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Locavore? Then Why Not Locapour?

I happened to bump into the October 31 issue of Wine Spectator magazine this week and found an editorial by James Molesworth called “Are Locavores Also Locapours?” Although the local food movement has pushed farm fresh produce to the menus of top restaurants around the country, local wines have yet to do the same. By tracking a New York winery’s struggle to make it on big-city wine lists, he argues that consumers are willing to pay extra for local food on the table but are willing to put almost anything in their glass—just as long as it says Italy, France, or Sonoma on the label. 

As a self-proclaimed locavore, I have often raised the same questions as Molesworth about the Minnesota wine market. With nearly 30 wineries and a thriving cold-hearty viticulture program at the U of M, it can be difficult to find an extensive local wine menu. Sit down at some of the Twin Cities best restaurants and you will be promised vine-ripened tomatoes and fresh-picked greens from local growers. More than likely you won't be offered a local wine. Minnesota is home to an international wine competition, but there are only 2 bottles—one white and one red—on the shelf in my grocer’s wine shop. Is it really better if it’s foreign and I can’t pronounce the vineyard’s name? What stands in the way of exclusively local wine menus? The sommelier and a wine education that often overlooks regional flavor? Or the customer who believes a trip to a local winery is a cute novelty, but not exactly the real thing? 


La Crescent grapeLa Crescent grapeLike most challenges in our food system, a combination of micro- and macro-level factors stand in the way of Minnesota wines earning the respect and market share they deserve. But also like most challenges in our food system, an individual choice can go a long way in generating change. Here are three ways I try to show a little more “loca-pour”: 

This is an easy one:  Visit a local winery and buy the wine. Minnesota has 4 wine trails, perfect for a day trip or weekend get-away. I take my friends and family for a visit, try the wines, and learn what to serve when they’re around. (WinetrailsUSA.com has a complete listing of wine trails by state that I use if traveling.)

Ask the wine shop to stock what I want to buy. If retailers know that local wines will sell, they will be on the shelf. Sometimes a simple conversation can go along way. If not, I try to spend my dollars where my voice is heard.

When I see a local wine on the menu, I’ll choose that and order my food to pair with it. If I don’t see one, I might ask the waitperson anyway. Again, a conversation can go a long way in communicating the message that to me, locapour means just as much as locavore. 


Marquette grapesMarquette grapesI left off recommendations for specific wines since I am by no means an expert--and my tastes for dry, robust reds completely contradicts my husband's preference for sweet, crisp whites.  I believe wine is entirely about personal preference and sommeliers/experts are what discourage well-meaning drinkers in the first place. That being said, below I recommend three of my favorite local wineries with some "gentle" suggestions. All three offer different tasting and wine experiences and all three are within one hour of the Metro:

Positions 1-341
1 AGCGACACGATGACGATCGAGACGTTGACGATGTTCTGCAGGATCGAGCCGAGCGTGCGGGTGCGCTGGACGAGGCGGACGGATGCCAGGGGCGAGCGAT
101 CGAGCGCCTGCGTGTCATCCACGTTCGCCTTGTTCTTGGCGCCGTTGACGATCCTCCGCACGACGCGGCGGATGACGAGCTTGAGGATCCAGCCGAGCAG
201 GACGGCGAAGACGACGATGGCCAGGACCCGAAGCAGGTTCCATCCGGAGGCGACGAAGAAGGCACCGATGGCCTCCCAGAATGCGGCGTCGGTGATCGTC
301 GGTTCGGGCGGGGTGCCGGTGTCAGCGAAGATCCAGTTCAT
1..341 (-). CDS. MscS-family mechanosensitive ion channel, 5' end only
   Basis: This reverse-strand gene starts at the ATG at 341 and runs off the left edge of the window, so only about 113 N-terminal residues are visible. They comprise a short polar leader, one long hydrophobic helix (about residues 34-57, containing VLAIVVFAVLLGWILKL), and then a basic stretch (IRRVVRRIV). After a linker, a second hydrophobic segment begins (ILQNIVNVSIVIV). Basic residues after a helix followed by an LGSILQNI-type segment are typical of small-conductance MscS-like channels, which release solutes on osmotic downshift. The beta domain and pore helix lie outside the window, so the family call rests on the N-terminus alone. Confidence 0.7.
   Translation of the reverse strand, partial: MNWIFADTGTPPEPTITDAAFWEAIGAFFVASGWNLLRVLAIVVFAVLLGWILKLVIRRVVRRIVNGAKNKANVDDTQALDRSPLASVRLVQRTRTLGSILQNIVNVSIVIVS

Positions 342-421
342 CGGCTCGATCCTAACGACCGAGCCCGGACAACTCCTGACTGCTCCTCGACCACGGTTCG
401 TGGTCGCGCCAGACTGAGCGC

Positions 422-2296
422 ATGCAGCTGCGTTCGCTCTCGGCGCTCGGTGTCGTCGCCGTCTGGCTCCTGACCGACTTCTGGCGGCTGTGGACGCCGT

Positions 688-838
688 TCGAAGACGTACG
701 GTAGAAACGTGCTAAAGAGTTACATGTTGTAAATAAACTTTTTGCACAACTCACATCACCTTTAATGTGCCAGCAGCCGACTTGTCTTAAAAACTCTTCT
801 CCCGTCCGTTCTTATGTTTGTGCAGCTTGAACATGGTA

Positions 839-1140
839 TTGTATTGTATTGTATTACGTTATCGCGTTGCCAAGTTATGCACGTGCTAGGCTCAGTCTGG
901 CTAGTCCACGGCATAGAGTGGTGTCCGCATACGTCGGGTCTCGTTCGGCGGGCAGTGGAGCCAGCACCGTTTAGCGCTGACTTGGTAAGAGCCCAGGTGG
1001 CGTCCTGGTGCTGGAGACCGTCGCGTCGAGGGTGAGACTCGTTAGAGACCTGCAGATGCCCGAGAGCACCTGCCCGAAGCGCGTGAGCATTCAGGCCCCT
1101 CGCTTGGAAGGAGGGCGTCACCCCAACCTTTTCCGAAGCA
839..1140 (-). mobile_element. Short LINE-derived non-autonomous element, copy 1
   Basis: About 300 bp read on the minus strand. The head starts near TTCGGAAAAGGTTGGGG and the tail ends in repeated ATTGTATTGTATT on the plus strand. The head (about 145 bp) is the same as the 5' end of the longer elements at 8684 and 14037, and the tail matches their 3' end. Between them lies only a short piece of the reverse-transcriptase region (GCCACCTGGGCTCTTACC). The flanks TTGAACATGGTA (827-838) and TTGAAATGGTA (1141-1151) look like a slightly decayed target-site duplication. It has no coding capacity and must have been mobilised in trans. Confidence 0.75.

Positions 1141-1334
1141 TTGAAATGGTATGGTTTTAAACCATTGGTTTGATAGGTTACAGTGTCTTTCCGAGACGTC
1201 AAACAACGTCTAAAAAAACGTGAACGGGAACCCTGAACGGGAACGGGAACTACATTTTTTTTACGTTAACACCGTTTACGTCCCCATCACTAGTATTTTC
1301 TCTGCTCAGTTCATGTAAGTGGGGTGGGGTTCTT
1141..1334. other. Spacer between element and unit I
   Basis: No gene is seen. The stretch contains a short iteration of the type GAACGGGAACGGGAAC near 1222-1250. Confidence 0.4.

St. Croix Vineyards--Stillwater, MN.  My favorite Saturday afternoons in early October involve St. Croix Vineyards. Located in Stillwater, just 30 miles from the Metro, their tasting room, vineyards and orchard are perfect for a picnic or strolling around with a glass of wine. My visits always include admiring the art from local artists on the tasting room walls while sipping on a glass of their Raspberry Infusion dessert wine. Any wine that pairs well with dark chocolate ranks at the top of my list. I typically grab a bottle or two of their Delaware, La Crescent, or Summer Red for the road; all are great choices for those "show up with a bottle of wine" dinners and gifts. 

Falconer Vineyards--Red Wing, MN.  When I'm truly desperate for some wine-related R & R, a visit to Falconer helps recreate visions of sipping on a glass of white wine on the patio of a vineyard in Tuscany. The open patio overlooks a rolling valley of grape vines, and is a perfect spot to spend the afternoon catching up with a friend over a bottle of their full-bodied Marechal Foch. They recently began offering wood-fired pizzas and live music on the patio as well. Really, does it get any better than that?  My favorites to bring home for the wine fridge are the Riesling, La Crescent Moon, and if I can manage to catch it in-stock, the Frontenac Rose.

Cannon River Winery--Cannon Falls, MN.  I always like to bring anyone interested in becoming a locapour to Cannon River because of the extended wine tasting. For $7, you can taste all of the wines they currently have in stock, typically close to 15. It's an affordable way to sort out preference and try nearly all of the cold-hearty grape varieties that grow in Minnesota. Each time I try and bring home something new, although the Sogn Blanc and Cannon River Reserve can almost always be found on my wine rack.  

 

Amy Sippl is a new contributor to Simple, Good, and Tasty. She grew up in rural Wisconsin, but now calls St. Paul her home. She writes about her successes and struggles to eat and grow local food on her blog: Minnesota Locavore

 

Comments

This is a conversation that is finally being had, and it's about time! Love finding restaurants who support both the local farmers and winegrowers.

Not a new concept, but it is great to see it coming around again.
Google Leon Adams...

Great article, very insightful and informative.

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